Daniel has undergone extra study to be qualified in the use of dry needling as a treatment technique. He has been using this popular form of treatment over the past 8 years. It may be suggested, or offered, as a treatment option in the management of your injury. 

dry needling

As always I will discuss the reasons behind suggesting dry needling as a treatment option including its expected outcomes. If you don’t like needles that is also fine as there are plenty of other options available.

What is involved?

Dry needling involves using a fine filament needle (the same as those used in acupuncture) to elicit a local twitch response from a muscle. It is most commonly used to address the health and function of muscle tissue. 

Does it work?

Dry needling may provide relief for some muscular pain and stiffness. In addition, easing the trigger points may improve flexibility and increase range of motion. That’s why this method is often used to treat sports injuries, muscle pain, and even fibromyalgia pain. Research supporting its use is limited. Most of the existing research for dry needling supports the practice for relieving mild to moderate pain.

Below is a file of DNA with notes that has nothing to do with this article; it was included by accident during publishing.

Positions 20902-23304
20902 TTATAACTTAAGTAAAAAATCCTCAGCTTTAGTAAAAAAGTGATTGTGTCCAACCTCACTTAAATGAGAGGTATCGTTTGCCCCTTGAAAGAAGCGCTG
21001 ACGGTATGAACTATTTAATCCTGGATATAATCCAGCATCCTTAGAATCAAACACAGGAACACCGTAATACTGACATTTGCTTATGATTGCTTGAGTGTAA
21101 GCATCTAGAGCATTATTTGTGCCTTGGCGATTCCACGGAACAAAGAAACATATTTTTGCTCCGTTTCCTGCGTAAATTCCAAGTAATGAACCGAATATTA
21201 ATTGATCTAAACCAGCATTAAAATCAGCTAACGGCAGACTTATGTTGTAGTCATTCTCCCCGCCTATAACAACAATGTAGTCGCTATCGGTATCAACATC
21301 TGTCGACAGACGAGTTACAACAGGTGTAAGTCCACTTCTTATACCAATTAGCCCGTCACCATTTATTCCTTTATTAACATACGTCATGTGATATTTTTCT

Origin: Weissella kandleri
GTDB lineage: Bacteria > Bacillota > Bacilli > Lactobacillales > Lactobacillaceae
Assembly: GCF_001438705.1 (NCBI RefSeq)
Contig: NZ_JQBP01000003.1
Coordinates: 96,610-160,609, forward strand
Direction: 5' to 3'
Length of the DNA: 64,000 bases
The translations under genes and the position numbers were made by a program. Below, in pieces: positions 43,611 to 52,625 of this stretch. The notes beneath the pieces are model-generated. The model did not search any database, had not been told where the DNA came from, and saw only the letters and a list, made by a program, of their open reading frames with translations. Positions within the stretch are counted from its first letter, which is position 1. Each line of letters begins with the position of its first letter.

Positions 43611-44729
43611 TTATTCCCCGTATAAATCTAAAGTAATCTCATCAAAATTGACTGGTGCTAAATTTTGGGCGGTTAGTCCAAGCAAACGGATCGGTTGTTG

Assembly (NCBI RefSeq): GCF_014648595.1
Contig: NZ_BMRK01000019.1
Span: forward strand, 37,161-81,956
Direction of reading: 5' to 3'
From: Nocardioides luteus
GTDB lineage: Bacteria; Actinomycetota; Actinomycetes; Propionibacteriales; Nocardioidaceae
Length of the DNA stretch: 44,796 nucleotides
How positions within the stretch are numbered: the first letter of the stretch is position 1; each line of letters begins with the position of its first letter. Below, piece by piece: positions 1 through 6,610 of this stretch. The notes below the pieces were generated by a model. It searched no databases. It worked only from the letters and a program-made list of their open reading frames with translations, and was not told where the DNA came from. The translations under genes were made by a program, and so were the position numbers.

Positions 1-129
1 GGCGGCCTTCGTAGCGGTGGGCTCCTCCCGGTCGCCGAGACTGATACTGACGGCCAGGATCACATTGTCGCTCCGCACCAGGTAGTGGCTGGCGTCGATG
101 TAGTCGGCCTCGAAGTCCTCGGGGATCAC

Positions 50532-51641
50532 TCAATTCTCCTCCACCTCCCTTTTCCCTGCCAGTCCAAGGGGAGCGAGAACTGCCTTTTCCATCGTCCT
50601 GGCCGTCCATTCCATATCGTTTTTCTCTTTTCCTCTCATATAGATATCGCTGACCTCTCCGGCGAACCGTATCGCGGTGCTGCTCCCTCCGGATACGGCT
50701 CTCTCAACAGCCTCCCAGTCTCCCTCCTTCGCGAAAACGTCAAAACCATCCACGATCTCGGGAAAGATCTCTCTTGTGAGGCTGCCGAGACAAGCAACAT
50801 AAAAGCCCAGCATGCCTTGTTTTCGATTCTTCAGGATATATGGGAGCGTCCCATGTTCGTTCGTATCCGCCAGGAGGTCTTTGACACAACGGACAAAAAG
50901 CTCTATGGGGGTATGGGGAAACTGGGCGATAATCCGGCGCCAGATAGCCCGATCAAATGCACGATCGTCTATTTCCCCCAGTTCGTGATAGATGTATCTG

Is it safe? What are the risks?

Dry needling is generally held to be very safe. As with all healthcare interventions it carries a level of risk. Side effects can include post treatment drowsiness or nausea, fainting, local tenderness and bruising, aching or a temporary exacerbation of symptoms. More serious complications occur very rarely but can include convulsions, infections, organ puncture, reflex sympathetic dystrophy, or pneumothorax (punctured lung). As always this will be discussed with you at your consultation to make sure this is the best way to manage your injury or pain.

Want to know more?

If you would like to find out more please don’t hesitate to give me a call in at the clinic on (03) 52223838